Eddy covariance flux towers
The CSIR operates a network of flux towers (the Skukuza, Malopeni and Agincourt flux towers) that is used to measure the amount of gas – such as water vapour and carbon dioxide (CO2) – and energy flux exchanged between the terrestrial ecosystem and atmosphere.
The flux tower sites use the eddy covariance technique to measure these exchanges. Eddy covariance flux systems comprise the open-path infrared gas analyser (LiCor 7500) for measuring CO2 density (or water vapour density) and a three-dimensional (3D) ultrasonic anemometer (Gill Wind Master Pro and Campbell Scientific CSAT3).
The eddy flux towers are integrated with a number of micrometeorological variables, including wind velocity, wind direction, relative humidity, and temperature. The eddy covariance technique provides a method by which the vertical transport of CO2 (or other gases) can be measured by correlating the fluctuations in concentration with fluctuations in vertical wind speed. The eddy covariance technique is one of the most direct and defensible ways to measure such fluxes and this method is mathematically complex, requiring a lot of care when setting up and processing data.
The technique has become a popular tool for evaluating net CO2 (or other gases) exchange from terrestrial ecosystems to the atmosphere and in recent years it has been tested for its potential ability to detect CO2 releases from underground storage reservoirs and in marine environments. Global warming is driven by the build-up of CO2 in the atmosphere and scientists are therefore interested in these measurements for accurate predictions and planning for mitigation.
|Calibration Range||0-3000 ppm||0-60 ppt|
|Accuracy||Within 1% of reading
|Within 1% of reading
|Zero drift (per °C)||±0.1 ppm typical
±0.3 ppm max.
|±0.03 ppm typical
±0.05 ppm max.
|RMS Noise: 5 Hz
@370 ppm CO2: 10 Hz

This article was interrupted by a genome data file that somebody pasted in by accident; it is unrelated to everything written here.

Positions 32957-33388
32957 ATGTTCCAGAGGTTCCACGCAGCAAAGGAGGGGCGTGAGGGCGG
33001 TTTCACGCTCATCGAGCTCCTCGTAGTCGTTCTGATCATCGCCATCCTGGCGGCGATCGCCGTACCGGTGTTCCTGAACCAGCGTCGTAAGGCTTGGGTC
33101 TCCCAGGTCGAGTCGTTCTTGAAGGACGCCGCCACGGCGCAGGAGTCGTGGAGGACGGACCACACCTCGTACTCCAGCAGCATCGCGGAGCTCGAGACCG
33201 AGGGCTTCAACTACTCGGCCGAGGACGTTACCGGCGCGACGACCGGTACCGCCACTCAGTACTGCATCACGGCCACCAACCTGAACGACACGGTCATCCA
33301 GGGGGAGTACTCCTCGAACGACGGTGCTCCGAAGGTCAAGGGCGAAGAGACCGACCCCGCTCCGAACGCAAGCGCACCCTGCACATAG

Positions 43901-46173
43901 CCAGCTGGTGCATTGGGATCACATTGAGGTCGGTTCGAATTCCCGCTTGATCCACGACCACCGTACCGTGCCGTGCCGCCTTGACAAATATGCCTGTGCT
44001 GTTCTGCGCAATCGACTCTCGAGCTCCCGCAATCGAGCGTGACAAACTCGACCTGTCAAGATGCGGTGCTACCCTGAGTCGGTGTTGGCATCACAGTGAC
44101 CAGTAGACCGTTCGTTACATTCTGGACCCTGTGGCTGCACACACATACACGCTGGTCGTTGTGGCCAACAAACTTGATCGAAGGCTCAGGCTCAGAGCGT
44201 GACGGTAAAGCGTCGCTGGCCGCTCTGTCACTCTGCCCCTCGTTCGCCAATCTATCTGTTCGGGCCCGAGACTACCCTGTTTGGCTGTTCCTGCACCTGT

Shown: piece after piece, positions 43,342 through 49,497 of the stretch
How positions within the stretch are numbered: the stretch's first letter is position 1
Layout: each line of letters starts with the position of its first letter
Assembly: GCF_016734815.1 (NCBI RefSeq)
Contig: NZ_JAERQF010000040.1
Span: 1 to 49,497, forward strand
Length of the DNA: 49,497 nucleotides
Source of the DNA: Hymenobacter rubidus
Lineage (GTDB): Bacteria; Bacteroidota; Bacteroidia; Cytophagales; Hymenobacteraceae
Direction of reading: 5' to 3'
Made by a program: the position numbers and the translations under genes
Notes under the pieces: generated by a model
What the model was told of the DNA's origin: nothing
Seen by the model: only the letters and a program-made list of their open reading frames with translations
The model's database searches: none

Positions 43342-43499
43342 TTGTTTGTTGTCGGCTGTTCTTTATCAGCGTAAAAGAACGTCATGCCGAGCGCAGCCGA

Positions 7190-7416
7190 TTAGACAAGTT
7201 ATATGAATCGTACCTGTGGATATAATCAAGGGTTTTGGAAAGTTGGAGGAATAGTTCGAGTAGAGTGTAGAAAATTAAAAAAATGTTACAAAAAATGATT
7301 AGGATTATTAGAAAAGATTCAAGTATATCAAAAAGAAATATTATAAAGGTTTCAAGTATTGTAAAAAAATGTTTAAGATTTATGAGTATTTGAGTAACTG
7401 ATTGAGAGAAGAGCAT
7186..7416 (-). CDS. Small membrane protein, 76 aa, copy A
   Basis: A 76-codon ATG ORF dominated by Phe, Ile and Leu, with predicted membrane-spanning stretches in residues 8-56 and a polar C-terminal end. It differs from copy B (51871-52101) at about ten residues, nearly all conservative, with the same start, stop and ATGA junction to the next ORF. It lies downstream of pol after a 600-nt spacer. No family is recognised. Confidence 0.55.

and 10 mmol m-1 H2O: 20 Hz
|Gain drift (% of reading per °C)||±0.02% typical
±0.1 % max.
|Direct sensitivity to H2O (mol CO2/mol H2O)||±2.00E-05 typical
|Direct sensitivity to CO2 (mol H2O/mol CO2)||-
|Output rate||0.25,0.5.1, 2, 4, 8, 10, 16, 20, 32 Hz|
|Sample rate (automatically selected)||20 or 32 Hz|
|Units of measure||m/s, mph, KPH, knots, ft/min|
|Format||UVW or Polar|
|Averaging||Flexible 0 - 3600 s|
|Range||0 - 65 m/s|
|Resolution||0.01 or 0.001 m/s|
|Accuracy (12 m/s) (to special order) #||< 1.0 % RMS|
|Accuracy (12 m/s)(Standard)*||< 1.5% RMS|
|‘w’ improvement multiplication factor||w component only:|
|applied as table, allows comparison to data previously collected with older WindMaster units with firmware 2329-601 or lower without multiplication factor.||+w = 1.166, -w = 1.289|
|601 or lower without multiplication factor.|
|Range||0 - 359.9°|
|Resolution||10 or 0.1°|
|Accuracy (12 m/s) (Standard)*||2°|
|Accuracy (12 m/s) (to special order)* #||0.5°|
|Speed of Sound|
|Range||300 -370 m/s|
|Accuracy||< + 0.5% @ 20 °C|
|Range||-40 °C to +70 °C|
|Ts' Accuracy (> 1 Hz) (All models, unchanged)||Eddy Covariance Quality|
|Ts Accuracy (slow response, used as ambient thermometer, unit firmware 2329-700 or higher)||+ 2°C between -20° C to +30° C|
- Skukuza (Located in the Kruger National Park near the Skukuza camp, continuous operation since 2000)
- Malopeni (Located in the Kruger National Park near the Phalaborwa gate, operation since 2008)
- Agincourt (high anthropogenic impact sister site to the Skukuza site, Located in rural settlement 30km from the Skukuza tower installed and in operation since June 2016)